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Barbados: Offshore Business Sectors

Introduction

Barbados is well-developed as an international financial centre, although this has come about in an unspectacular way. For 25 years the Government has welcomed offshore business, and has consistently re-invented its legislative apparatus to stay abreast of the competition, while preserving its defences against money-laundering and other criminal activity. Barbados can't claim to have any of the world's largest offshore business sectors, but has growing and successful communities in banking, insurance, and shipping, as well as IBC and trust business; mutual funds are a very recent addition to the Barbados product range, and there is a stock exchange, which in early 2012 had capitalisation of BDS8.9bn.

The economy recovered from a downturn in 2001, and growth averaged 3.1% in the five years to 2007, but fell again to 1.5% in 2008. The economy contracted by 5.3% in 2009 in the wake of the global financial crisis. It has seen slight growth of 0.3% and 1.8% in 2010 and 2011 respectively. According to the IMF's World Economic Outlook in October 2012, growth of 0.7% is expected for 2012. The international business sector also remains in a healthy condition.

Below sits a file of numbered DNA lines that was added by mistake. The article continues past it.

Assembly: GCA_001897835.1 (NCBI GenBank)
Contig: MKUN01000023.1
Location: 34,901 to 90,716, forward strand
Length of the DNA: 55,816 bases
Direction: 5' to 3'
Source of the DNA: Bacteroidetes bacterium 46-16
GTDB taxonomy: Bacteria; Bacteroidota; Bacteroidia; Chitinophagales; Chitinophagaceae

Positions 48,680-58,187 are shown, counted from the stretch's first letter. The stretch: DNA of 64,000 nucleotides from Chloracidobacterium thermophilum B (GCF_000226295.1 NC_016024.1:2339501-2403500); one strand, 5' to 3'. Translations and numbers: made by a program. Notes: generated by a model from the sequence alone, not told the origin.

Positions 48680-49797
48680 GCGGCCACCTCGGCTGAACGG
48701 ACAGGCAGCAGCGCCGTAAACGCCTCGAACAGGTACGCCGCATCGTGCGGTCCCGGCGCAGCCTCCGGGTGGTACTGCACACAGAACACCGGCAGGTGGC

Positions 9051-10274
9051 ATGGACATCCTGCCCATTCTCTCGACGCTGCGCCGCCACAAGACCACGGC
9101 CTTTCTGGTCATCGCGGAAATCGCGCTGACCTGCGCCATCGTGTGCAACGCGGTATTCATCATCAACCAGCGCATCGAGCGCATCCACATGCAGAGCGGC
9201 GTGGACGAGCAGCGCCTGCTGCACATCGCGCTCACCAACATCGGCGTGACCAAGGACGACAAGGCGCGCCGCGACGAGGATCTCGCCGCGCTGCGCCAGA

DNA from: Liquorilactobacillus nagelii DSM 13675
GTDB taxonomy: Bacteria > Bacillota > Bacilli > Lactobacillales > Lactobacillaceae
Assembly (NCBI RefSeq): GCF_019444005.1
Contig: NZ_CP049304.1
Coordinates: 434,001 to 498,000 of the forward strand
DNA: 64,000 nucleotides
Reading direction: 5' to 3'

According to the Central Bank of Barbados, in 2011, there were seven commercial banks, one bank holding company, 13 domestic near-banks and 47 international banks. While during 2011, a further two international banks were licensed and three new applications were pending.

Prior to 2007, construction, transport, storage and communications and business and other services drove non-traded sector growth, owing to both private and public projects associated with that year's Cricket World Cup.

A Financial Services Commission, which regulates the insurance subsector, the cooperative sector, the Stock Exchange, and all non-banking financial sectors in general, became operational on April 1, 2011.

This section of the lowtax.net site describes the most important types of offshore business activity carried out from Barbados.

 

 

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